New Lendal Congregational Church York
Pritchett's designs for the chapel must have been a direct influence of his religion and reflected his own position as the superintendent of the Congregationalist denomination in York. Lendal Chapel was completed in 1816 but it was not until 1826 when an extension was added to the rear elevation, incorporating an apse extending from the basement level all the way to the second floor*.
*Dr Duncan Marks, York (2015)
The following was written by Dr Philippa Hoskin, 2000
In 1816, the Independent congregation which had met at Jubbergate, York, moved to a new chapel, designed for them by James Pritchett, on Lendal, built at a cost of over £3000. The chapel was founded with high hopes: the new members declared their intention to 'join ourselves together as a Christian Church of the Independent Calvinistic denomination, for the purpose of enjoyning the ordinances of the Gospel .. promising to each other mutual assistance in the way to heaven,' but the congregation, formed as 'Independent Calvinists' (a title they were still using in 1835) during the evangelical movement of the eighteenth-century, had fallen on hard times: they had been forced to sell their Jubbergate building and from 1814 to 1822, without a minister, sought financial help from the West Riding Itinerant Society.
In 1822 their fortunes were to change with the arrival of James Parsons as their pastor. Parsons was a young man, aged twenty-three, and had only recently left college. He was, however, a gifted and charismatic speaker who quickly attracted new members to the chapel. During 1821 he had been a frequent visitor to the chapel and in November of that year 384 members of the church and others who attended the chapel signed a letter calling him to York. The vote for him was not unanimous, one member refused to vote, but the confidence of the majority was fully justified.
By 1838 the chapel was packed to bursting with over eleven hundred people attending in the evening alone, a Sunday School of more than 400 and a membership of 447. The need to create more room was clear, and in 1839 Parsons and the majority of the members - 368 of them - left Lendal to form a new congregation at St Saviourgate, in the newly built Salem Chapel. The remaining 79 members of Salem were left without a minister, although with the leadership of the indefatigable Pritchett, one of the two deacons who remained at Lendal.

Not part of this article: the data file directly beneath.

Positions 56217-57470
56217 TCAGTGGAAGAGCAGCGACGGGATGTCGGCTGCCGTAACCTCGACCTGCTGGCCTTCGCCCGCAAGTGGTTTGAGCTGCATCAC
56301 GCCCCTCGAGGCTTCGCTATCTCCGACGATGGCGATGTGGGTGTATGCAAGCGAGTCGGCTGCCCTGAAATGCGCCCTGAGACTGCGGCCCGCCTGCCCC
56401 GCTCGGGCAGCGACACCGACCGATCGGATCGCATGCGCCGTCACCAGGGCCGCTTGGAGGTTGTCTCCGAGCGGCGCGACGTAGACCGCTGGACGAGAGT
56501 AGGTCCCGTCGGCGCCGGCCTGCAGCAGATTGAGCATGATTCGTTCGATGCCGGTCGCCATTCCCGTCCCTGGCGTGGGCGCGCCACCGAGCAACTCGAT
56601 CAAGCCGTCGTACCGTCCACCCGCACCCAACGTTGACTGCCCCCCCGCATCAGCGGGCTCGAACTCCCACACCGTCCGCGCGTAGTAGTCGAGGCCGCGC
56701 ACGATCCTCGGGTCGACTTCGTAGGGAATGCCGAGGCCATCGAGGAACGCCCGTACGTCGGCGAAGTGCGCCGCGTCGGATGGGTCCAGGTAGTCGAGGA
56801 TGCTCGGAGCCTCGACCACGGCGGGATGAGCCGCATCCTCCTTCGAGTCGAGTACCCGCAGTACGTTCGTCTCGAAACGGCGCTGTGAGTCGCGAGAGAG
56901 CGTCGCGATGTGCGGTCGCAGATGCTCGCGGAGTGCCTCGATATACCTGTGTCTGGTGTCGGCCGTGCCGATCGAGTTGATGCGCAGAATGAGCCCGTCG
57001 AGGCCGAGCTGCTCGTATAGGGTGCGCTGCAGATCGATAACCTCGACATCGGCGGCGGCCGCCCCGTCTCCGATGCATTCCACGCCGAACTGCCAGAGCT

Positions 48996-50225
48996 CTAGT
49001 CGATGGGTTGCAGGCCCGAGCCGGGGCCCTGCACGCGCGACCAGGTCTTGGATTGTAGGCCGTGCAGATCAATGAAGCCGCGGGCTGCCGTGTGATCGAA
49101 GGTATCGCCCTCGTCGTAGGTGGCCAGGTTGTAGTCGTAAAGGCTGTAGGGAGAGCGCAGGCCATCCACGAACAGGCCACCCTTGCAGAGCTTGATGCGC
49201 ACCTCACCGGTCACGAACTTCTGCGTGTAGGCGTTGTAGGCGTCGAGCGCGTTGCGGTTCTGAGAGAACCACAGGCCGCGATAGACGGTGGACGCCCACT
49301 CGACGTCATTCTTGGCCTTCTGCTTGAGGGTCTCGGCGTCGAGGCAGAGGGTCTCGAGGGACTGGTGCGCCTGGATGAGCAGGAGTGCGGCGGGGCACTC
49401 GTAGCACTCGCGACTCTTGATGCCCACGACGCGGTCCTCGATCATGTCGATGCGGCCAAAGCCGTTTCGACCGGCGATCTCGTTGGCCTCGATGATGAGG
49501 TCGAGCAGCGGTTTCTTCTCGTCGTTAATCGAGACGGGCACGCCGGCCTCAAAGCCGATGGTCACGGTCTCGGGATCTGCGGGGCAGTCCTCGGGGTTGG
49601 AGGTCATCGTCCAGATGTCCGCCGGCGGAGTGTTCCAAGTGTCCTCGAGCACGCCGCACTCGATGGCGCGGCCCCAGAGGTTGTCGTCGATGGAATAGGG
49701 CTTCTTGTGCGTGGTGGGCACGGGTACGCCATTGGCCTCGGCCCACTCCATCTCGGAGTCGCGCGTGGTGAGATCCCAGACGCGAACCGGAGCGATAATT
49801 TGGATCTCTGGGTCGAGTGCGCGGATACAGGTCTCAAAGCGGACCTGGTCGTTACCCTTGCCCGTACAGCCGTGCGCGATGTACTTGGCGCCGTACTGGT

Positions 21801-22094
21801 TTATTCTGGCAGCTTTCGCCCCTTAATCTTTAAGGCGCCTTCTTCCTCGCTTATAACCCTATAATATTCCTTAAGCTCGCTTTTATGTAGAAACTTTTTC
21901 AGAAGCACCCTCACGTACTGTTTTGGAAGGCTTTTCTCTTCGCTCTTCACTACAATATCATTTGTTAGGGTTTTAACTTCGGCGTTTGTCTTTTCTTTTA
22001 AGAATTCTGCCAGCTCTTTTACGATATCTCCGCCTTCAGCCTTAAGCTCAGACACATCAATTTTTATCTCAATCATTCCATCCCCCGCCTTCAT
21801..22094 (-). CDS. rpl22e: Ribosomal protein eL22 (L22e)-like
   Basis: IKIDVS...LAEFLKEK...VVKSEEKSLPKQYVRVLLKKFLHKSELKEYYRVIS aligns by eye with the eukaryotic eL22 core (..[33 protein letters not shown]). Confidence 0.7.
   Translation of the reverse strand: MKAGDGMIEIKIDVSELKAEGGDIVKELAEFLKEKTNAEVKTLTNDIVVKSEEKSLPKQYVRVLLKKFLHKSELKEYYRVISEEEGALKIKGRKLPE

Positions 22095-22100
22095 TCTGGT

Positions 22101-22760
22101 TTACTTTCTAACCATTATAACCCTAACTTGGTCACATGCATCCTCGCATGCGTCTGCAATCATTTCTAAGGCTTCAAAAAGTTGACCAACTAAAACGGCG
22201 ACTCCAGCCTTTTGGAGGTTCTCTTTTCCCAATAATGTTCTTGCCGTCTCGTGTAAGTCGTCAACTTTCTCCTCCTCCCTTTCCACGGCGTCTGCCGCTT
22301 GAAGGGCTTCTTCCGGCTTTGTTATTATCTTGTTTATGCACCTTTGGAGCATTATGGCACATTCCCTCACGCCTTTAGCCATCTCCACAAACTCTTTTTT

From this point Lendal's history was one of a struggle to survive. A number of ministers came and went, worn out by 'ill-health' or more probably by constant quarrelling with the deacons, particularly with Pritchett. By 1852 membership had only risen to 89 and by 1869 it had dropped to 71. As the number of members, and therefore the church's income, dropped, money became a particular problem. Small stipends did little to attract ministers and repairs to the chapel were necessary: renovations were completed in 1879, and in 1891 fund-raising for building work began again. This work came to an end in 1902, but not before the deacons had quarrelled bitterly once more with the Pritchett family.
In 1929, financial problems led to the sale of the Lendal Chapel and the purchase of cheap land to build a new, smaller chapel. Whilst this was built the Lendal members, those who did not apply to become members of Salem, shared Salem Chapel as a separate congregation. Attempts were made to form a united church, both at the time of Lendal's sale and after the opening of the new church, but these failed.
In 1934 the New Lendal Congregational Church, on Burton Stone Lane, opened. The congregation demonstrated its belief in the importance of fellowship and of evangelism in practical ways: through its Youth Work, in Sunday Schools and other Christian Youth organisations, and through its missions and its involvement with the London Mission Society, raising money for and awareness of mission work in the United Kingdom, and up to the early 1960s through the Community House, at first intended for the use of Church members but soon playing a role within the wider community.
In October 1972 New Lendal joined other Congregational and Presbyterian churches in becoming part of the United Reform Church.